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By Paul Bradley  /  
2008 August 29 - 12:00 am

Kingsborough Providing Some Answers to Student Service Questions

 Kingsborough Providing Some Answers to Student Service Questions

By Paul Bradley

When it comes to providing the kind of student services that help community college students succeed, what works?

No one knows for sure, but Kingsborough Community College believes it is starting to provide some of the answers.

Located in Brooklyn, N.Y., the large, urban college is at the center of an effort to evaluate the effectiveness of learning communities, placing students in linked courses with themes and assignments which reinforce one another.

Called Opening Doors, the learning communities seek to build peer relationships, intensify connections with faculty and deepen understanding of coursework, according to MDRC, an education consulting firm which is evaluating the program. With financial assistance from MacArthur Foundation’s Network on Transitions to Adulthood, the approach is being tested at five community colleges in addition to Kingsborough.

While learning communities are nothing new in higher education, the evaluation effort at Kingsborough represents one of the few times an effort has been mounted to come up with rigorous evidence on their effects.

A March 2008 report by MDRC indicated that results so far have been encouraging, but mixed.

The report compared students enrolled in learning communities between 2003 and 2005 with a control group of students taking regular classes. It found that the program:

  • Improved students’ college experience. Students felt more integrated and engaged than students in the control group.

  • Improved educational outcomes while students were in the learning communities, but the effects diminished later.

  • Moved students more quickly through developmental English courses. Students in the program were more likely to pass the college’s English skills assessment test.

  • Produced mixed results about whether students in Opening Doors were more likely to re-enroll in college.

College president Regina S. Peruggi said Kingsborough, with its rich diversity and large size, was an ideal setting to test the learning communities approach. The college serves about 30,000 full- and part-time students a year who come from 110 different countries and speak 68 different languages. Many earn less than $25,000 a year. About 75 percent of those who enroll must take remedial English classes.

“These kinds of services are critically important at community colleges,” she said. “Our students come to us with a variety of problems. They have hard lives.”

Kingsborough’s learning communities targeted freshmen who planned to attend college full-time and did not require an English as a Second Language course. Students were placed into three linked courses: English, usually at the developmental level; an academic course, such as psychology, history or health; and a one-credit orientation course.

The program provided enhanced tutoring and gave students a voucher for textbooks. Class size averaged 17 students. Currently, about 60 learning communities are in place, comprising about 12,000 students, about 65 percent of all incoming freshmen.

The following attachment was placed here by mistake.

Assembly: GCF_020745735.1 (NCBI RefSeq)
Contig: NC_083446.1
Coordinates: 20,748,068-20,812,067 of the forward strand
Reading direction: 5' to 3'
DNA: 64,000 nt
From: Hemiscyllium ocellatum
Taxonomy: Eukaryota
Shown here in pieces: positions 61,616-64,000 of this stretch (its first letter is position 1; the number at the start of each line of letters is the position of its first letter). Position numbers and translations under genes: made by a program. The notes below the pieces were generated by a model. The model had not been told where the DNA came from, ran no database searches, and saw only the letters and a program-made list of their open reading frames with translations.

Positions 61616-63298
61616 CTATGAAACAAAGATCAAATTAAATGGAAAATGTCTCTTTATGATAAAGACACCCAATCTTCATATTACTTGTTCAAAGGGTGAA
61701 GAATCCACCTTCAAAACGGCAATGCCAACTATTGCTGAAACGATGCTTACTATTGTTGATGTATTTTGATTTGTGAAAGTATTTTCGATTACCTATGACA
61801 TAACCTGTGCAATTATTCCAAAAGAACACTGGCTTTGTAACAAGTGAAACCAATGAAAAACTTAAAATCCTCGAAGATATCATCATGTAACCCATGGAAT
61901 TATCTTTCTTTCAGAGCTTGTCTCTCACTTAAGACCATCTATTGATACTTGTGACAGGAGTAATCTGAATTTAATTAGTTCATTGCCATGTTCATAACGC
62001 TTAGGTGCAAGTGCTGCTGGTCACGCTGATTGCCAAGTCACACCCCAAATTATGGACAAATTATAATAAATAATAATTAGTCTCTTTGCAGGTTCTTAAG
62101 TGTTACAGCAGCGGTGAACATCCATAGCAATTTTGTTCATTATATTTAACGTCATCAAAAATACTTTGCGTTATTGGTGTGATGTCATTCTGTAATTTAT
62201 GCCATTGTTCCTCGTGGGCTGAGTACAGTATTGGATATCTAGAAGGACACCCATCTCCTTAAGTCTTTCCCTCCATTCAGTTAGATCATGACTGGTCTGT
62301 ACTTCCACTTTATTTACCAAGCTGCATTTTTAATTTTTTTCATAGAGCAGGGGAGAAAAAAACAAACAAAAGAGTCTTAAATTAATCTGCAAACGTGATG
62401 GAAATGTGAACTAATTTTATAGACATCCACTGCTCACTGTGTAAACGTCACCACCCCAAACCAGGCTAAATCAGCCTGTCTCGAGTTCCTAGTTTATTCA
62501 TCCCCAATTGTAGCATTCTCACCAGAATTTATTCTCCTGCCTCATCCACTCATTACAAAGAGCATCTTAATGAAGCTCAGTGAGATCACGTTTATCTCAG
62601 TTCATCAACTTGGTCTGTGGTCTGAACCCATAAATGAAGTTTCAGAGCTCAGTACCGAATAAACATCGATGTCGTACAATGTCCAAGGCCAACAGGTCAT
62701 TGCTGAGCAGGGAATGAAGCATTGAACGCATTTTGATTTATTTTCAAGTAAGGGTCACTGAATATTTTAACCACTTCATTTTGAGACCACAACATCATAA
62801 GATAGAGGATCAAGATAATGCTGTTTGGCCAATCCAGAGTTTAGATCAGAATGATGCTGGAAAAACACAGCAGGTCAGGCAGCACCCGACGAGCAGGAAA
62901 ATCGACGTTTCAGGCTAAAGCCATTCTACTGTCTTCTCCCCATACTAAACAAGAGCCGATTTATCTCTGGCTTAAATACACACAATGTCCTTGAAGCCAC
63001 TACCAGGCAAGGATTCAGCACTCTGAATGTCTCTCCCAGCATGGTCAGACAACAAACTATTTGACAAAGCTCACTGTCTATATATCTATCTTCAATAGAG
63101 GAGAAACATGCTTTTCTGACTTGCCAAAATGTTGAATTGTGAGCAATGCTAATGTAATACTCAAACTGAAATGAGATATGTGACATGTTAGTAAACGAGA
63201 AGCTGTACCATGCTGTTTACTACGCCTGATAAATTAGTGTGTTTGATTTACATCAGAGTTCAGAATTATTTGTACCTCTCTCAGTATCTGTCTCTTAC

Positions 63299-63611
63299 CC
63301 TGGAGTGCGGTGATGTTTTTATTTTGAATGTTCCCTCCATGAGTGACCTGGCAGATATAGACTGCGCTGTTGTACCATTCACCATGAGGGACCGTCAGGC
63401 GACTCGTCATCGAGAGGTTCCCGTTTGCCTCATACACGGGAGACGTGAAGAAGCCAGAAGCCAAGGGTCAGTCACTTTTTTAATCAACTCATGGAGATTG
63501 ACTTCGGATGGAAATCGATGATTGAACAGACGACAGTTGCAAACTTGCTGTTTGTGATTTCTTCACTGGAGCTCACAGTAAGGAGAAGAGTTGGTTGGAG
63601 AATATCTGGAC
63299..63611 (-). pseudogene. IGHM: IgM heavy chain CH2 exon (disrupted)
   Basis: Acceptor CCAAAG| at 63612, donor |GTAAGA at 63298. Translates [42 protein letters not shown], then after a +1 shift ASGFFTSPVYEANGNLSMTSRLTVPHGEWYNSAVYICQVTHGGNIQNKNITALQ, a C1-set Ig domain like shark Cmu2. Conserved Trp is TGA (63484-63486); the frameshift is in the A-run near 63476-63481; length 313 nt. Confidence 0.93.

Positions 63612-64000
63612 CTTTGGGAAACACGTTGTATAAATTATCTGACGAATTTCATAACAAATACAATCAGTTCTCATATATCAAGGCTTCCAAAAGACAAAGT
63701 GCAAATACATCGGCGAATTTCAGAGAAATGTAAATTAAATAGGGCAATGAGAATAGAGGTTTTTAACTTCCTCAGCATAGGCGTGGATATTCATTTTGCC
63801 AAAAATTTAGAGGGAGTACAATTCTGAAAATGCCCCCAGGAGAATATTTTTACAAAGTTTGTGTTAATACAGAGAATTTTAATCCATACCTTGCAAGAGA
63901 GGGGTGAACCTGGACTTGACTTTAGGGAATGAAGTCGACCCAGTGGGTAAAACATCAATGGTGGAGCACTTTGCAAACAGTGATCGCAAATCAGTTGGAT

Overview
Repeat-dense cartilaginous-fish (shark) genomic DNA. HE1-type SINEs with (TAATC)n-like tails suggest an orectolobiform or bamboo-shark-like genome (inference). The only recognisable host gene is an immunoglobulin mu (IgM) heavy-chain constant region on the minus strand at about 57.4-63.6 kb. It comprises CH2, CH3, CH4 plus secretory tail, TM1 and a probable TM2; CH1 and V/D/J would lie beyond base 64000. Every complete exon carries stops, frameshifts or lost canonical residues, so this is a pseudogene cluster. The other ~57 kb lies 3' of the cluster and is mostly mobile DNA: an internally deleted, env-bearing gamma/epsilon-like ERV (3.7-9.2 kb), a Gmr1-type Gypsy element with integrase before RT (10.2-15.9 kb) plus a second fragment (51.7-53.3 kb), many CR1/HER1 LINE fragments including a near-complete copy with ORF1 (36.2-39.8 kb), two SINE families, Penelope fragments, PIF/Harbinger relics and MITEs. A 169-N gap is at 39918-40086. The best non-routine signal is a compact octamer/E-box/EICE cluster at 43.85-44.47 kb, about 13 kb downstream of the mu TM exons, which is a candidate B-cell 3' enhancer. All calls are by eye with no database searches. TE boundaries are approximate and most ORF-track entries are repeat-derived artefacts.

Peruggi said the program was modeled after an existing ESL learning community that was launched at the college in 1995. But the involvement of MDRC offered a rare opportunity for an exhaustive, long-term evaluation of how well it works.

“It’s always important to be able to demonstrate that what you say is real,” Peruggi said. “MDRC gave us the chance to document that we’re doing is working. Now, there can be no quibbling.”

Peruggi said a chief challenge in making learning communities work has been knocking down barriers – those between student services offices and an institution’s academic arm, and those separating academic departments themselves.

“You really need to have faculty willing to cross boundaries,” she said. “Initially, some were wary. But when they saw how it worked, they really embraced it.”

Rachel Singer, the Opening Doors project director, said the approach gives students a valuable overview of the academic paths they are traveling.

“They are making a lot of connections they were not making before,” she said. “We use a history course to improve writing. Then there is the whole issue of social networking. They build networks and do a lot of teamwork. There is a huge social advantage, especially for students who maybe were not so successful in high school.”

Still, Kingsborough recognizes that learning communities are no panacea. A critical shortcoming of learning communities is the difficulty in keep them together as the academic careers of students naturally diverge after the first year of school.

To combat that, Kingsborough is planning to implement learning communities based on students’ career paths. That way, they would remain intact for more than a single year, Singer said.

In addition, officials said, learning communities are expensive. Mindful that the grants which helped launch the program eventually will expire, Kingsborough is gradually embedding learning communities into their annual budget.

Still, the learning communities initiative has been so successful that Kingsborough officials have been traveling around the country to community colleges to share their experience.

The traveling may soon come to an end, however. Kingsborough is considering starting an on-campus institute where officials from other colleges can come and hear  about learning communities.

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